Monthly Archives: December 2017

The Shape of Water – Spoiler Alert

I have friends who try like hell to drag me into this millennium.

It’s tough and thankless duty.

I immerse myself happily in “Thin Man” movies, and CASABLANCA, and Mexican monster movies, and 70’s/80’s giallo gems from Europe, and just about anything Fellini touched. My playlist includes Crosby, Stills, Nash and Young (and Bing Crosby for that matter), Coltrane, Johnny Hartman, Joni Mitchell, Carmen McRae, and Luciano Pavarotti. I avidly devour books by Kerouac, Edgar Wallace, Tolkein, Didion, and Hurston.

But thankfully, my obstinate friends insist I read Carlos Ruiz Zafon and Neal Stephenson, listen to Anais Mitchell and Anat Cohen…

…and watch THE SHAPE OF WATER.

I love this film.

It’s a love story with monsters…river monsters and 1960’s Cold War-driven human monsters.

It’s the logical extension of THE CREATURE OF THE BLACK LAGOON sans the inexplicable white swimsuit or any swimsuit at all for that matter.

It’s a love story that finally answers the question; “Which came first, the chicken or…?” SPOILER ALERT; it’s the egg.

It’s as dark in palette as BLADE RUNNER and as wholesome as Fred and Ginger.

Thank you to Guillermo Del Toro for directing and writing this film.

Thank you to my friends for tugging me out of the house and the comforts of the 20th century.

A Last Wave Unleashed

Movie night!

I like Peter Weir movies and tonight I’m watching THE LAST WAVE.

This flick gets ripped for being obscure and for not solving the mystery.

I will grant the latter. I think one of the responsibilities of artists who trade in mysteries in movies and books is they must, at some point, solve the mystery. Is that too much to ask? In both THE LAST WAVE and PICNIC AT HANGING ROCK. Mr. Weir chooses not to do so. I still like both films.

I will however, take issue with the accusation of obscurity.

Since my teens, I’ve had a literary addiction to novels and stories of the supernatural. One of my favorite British authors is from the early 20th century; Arthur Machen. Machen writes often of nature in revolt – of nature, thought to be tamed, but perpetually about to bust out and re-exert dominance over man in disorienting and disturbing ways. In this light, THE LAST WAVE makes amazing sense.

Nature hovers. Disturbing and disorienting intrusions occur.

  • Baseball-sized hail falls from a cloudless sky.
  • From his protective bubble of a car in a torrential downpour, Richard Chamberlain sees;
    • A man with an extreme umbrella drinking from a water fountain. Why doesn’t just open his mouth? No, he chooses the “tame” water over nature’s wild water.
    • A poster for the local zoo featuring apes gazing back at Chamberlain in his car. Who’s really caged and on display?
    • Vehicles crawling through snarled traffic with icons on them featuring the image of a jungle cat; jaguars in the streets.
  • At Chamberlain’s home, with the maelstrom outside continuing to rage, turning the windows of the home into images like of the inside of a dishwasher, water appears inside the house flowing down the stairs. We immediately assume there’s been a leak from the outside, but it turns out to be a bathtub overflowing. Water thought to be tamed…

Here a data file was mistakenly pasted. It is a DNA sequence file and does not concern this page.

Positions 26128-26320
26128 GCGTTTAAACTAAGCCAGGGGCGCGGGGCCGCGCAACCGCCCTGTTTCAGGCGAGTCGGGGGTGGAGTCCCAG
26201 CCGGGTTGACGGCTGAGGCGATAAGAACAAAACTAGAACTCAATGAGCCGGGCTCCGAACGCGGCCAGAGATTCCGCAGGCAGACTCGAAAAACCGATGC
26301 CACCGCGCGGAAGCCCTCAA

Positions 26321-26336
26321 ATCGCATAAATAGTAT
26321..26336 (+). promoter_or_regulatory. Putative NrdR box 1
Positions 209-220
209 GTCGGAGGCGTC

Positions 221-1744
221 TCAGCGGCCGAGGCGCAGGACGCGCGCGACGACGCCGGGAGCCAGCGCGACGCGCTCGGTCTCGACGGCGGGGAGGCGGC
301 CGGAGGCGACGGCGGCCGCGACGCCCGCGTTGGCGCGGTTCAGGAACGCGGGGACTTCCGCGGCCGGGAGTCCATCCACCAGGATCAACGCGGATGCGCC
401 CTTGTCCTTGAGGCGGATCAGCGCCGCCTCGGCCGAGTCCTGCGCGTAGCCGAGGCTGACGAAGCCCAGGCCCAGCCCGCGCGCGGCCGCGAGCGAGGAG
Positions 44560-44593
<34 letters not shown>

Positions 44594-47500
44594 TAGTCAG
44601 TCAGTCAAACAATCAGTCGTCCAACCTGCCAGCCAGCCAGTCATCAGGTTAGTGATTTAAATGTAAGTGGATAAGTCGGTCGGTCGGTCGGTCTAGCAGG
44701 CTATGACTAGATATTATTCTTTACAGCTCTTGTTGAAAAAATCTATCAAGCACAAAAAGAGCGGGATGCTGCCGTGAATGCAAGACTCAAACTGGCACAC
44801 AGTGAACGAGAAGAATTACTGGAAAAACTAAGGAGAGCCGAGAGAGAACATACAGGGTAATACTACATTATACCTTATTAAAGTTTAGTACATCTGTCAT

• Chamberlain’s wife admits that she’s a fourth-generation Australian, but she’s never met an aboriginal. She’s lived distanced from nature, behind societal barriers that now appear to be quite fragile.

This is not obscure. It’s mysterious and ominous, but not obscure. We think we’ve tamed and sealed out nature from our lives. (Climate change? Pshaw!)

But nature will persist. It will find a way past our barriers. It will win. How scary is that? Nothing obscure at all.

It’s a fine and effective film.

Joe Gatton; You Say Lichen & I Say…

It’s a brutally cold night in Lexington and for some unfathomable reason I’m recalling a blistering hot summer afternoon in 1989.

We were rehearsing KING LEAR for Lexington’s Shakespeare in the Park. It was directed by Joe Ferrell and it was a strong cast, featuring Fred Foster, Lisa and Paul Thomas, Walter Tunis, Becky Smith, Robert Brock……and Joe Gatton.

Joe Gatton is a fine actor and a remarkable fellow. Smart, loyal, loud, murderously thoughtful, imaginative, hard-working, and an ardent admirer of cheezy movies featuring diaphanous costuming and intense backlighting.

Joe possesses a pragmatic artistic wisdom that affects those who work with him. Michael Thompson, another highly experienced local actor explained to me one evening that he made many creative decisions by considering; “what would Joe Gatton do?” Was he serious? Knowing Michael, probably not, but it was just plausible enough…

This particular summer afternoon was a true ordeal. Sunny, ninety-something degrees, 150% humidity…a real beauty. Compounding these balmy conditions was our rehearsal space. It was outdoors, in the sun, on a concrete slab that had at one time doubled as a shuffleboard arena.

The air simmered – it was hard to breathe.

The concrete sizzled – our shoes melted.

Gatton and I weren’t required on stage for a spell. We sought a shady respite. I can’t just sit and melt in the heat. I pulled out my ever-present Frisbee. Joe and I began a super-slow-motion tossing of the disc. The emphasis was not on running and jumping. The goal was tossing and catching with a minimum of actual movement.
It was cerebral, like a meditation.

Who am I fooling?

It was @%^&$#* hot.

I suggested we instead imagine something amazingly cool to fool our brains into cooling our bodies. Joe was game for the experiment. I suggested a cool, dark, cave with walls covered in lichen. I pronounced it; “litchen”.

“What’s that?”

“Litchin…litchin! That green moss that grows in cool, dark caves.”

“Oh, you mean ‘liken’.”

“No-o-o, I think it’s litchen.”

“I always thought it was liken.”